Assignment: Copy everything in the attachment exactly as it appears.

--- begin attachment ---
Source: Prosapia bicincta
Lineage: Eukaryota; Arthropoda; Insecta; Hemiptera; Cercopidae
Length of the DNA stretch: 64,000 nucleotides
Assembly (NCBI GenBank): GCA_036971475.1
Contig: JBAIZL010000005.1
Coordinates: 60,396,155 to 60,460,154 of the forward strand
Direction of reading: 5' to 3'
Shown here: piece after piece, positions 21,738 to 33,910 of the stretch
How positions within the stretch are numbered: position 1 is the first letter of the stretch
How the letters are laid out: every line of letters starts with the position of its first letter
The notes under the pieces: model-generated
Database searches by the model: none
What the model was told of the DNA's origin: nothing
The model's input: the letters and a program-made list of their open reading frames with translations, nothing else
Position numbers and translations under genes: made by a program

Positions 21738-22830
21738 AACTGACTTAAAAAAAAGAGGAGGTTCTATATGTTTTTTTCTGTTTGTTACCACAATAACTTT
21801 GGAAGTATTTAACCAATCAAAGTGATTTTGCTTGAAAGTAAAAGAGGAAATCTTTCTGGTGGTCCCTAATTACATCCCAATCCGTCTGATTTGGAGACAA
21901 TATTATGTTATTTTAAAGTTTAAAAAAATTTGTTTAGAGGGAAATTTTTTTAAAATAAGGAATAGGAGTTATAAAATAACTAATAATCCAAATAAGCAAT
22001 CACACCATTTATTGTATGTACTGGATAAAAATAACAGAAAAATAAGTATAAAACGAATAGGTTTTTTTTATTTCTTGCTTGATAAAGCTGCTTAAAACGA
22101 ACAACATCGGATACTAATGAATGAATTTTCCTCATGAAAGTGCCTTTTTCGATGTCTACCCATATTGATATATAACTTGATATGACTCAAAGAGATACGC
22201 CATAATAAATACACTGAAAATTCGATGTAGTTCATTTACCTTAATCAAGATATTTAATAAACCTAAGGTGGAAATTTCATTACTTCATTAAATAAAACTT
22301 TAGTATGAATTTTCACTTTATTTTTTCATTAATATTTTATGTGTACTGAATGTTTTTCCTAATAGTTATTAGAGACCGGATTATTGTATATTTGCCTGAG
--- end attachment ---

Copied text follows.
Source: Prosapia bicincta
Lineage: Eukaryota; Arthropoda; Insecta; Hemiptera; Cercopidae
Length of the DNA stretch: 64,000 nucleotides
Assembly (NCBI GenBank): GCA_036971475.1
Contig: JBAIZL010000005.1
Coordinates: 60,396,155 to 60,460,154 of the forward strand
Direction of reading: 5' to 3'
Shown here: piece after piece, positions 21,738 to 33,910 of the stretch
How positions within the stretch are numbered: position 1 is the first letter of the stretch
How the letters are laid out: every line of letters starts with the position of its first letter
The notes under the pieces: model-generated
Database searches by the model: none
What the model was told of the DNA's origin: nothing
The model's input: the letters and a program-made list of their open reading frames with translations, nothing else
Position numbers and translations under genes: made by a program

Positions 21738-22830
21738 AACTGACTTAAAAAAAAGAGGAGGTTCTATATGTTTTTTTCTGTTTGTTACCACAATAACTTT
21801 GGAAGTATTTAACCAATCAAAGTGATTTTGCTTGAAAGTAAAAGAGGAAATCTTTCTGGTGGTCCCTAATTACATCCCAATCCGTCTGATTTGGAGACAA
21901 TATTATGTTATTTTAAAGTTTAAAAAAATTTGTTTAGAGGGAAATTTTTTTAAAATAAGGAATAGGAGTTATAAAATAACTAATAATCCAAATAAGCAAT
22001 CACACCATTTATTGTATGTACTGGATAAAAATAACAGAAAAATAAGTATAAAACGAATAGGTTTTTTTTATTTCTTGCTTGATAAAGCTGCTTAAAACGA
22101 ACAACATCGGATACTAATGAATGAATTTTCCTCATGAAAGTGCCTTTTTCGATGTCTACCCATATTGATATATAACTTGATATGACTCAAAGAGATACGC
22201 CATAATAAATACACTGAAAATTCGATGTAGTTCATTTACCTTAATCAAGATATTTAATAAACCTAAGGTGGAAATTTCATTACTTCATTAAATAAAACTT
22301 TAGTATGAATTTTCACTTTATTTTTTCATTAATATTTTATGTGTACTGAATGTTTTTCCTAATAGTTATTAGAGACCGGATTATTGTATATTTGCCTGAG